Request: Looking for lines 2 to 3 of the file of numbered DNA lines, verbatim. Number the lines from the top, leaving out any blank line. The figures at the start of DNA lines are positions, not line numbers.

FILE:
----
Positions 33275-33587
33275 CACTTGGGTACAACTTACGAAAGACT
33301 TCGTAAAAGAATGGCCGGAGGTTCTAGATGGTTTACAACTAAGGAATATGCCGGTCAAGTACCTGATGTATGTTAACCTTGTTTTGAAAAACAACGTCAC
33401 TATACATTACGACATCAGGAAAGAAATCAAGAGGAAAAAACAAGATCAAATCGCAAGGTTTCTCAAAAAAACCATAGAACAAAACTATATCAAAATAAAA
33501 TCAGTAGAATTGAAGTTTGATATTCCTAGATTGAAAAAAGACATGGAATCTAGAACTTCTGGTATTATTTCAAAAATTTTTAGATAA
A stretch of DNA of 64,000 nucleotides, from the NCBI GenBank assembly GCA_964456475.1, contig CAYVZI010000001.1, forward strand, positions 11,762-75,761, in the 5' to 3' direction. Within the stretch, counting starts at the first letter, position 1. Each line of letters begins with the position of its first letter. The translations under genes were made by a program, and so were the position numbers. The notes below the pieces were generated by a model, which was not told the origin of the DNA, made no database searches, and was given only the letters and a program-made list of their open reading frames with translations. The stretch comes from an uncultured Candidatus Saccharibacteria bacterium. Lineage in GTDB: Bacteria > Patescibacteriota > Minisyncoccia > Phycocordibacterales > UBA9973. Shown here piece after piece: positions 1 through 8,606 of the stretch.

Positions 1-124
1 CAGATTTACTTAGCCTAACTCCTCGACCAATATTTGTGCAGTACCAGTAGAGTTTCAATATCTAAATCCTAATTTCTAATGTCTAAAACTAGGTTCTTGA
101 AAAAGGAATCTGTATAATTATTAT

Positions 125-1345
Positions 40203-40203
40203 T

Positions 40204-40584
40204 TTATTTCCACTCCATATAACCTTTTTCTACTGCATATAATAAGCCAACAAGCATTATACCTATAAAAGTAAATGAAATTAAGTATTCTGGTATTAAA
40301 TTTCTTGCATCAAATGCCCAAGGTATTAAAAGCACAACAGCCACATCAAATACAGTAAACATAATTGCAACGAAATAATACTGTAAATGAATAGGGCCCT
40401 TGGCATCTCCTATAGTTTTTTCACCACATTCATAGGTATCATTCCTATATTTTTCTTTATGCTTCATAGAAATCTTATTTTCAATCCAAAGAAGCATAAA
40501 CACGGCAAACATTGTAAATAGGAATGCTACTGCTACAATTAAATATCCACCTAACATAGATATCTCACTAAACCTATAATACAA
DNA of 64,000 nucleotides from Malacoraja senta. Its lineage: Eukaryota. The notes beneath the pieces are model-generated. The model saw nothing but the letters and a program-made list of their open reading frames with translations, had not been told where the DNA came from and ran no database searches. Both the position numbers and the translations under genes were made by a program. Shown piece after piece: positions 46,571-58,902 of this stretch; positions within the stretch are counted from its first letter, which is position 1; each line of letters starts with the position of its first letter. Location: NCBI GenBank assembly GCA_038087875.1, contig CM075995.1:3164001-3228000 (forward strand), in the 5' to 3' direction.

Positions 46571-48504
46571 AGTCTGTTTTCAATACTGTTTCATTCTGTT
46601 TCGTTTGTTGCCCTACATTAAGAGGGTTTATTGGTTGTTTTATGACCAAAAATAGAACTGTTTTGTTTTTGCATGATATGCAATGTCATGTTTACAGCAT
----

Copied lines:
33275 CACTTGGGTACAACTTACGAAAGACT
33301 TCGTAAAAGAATGGCCGGAGGTTCTAGATGGTTTACAACTAAGGAATATGCCGGTCAAGTACCTGATGTATGTTAACCTTGTTTTGAAAAACAACGTCAC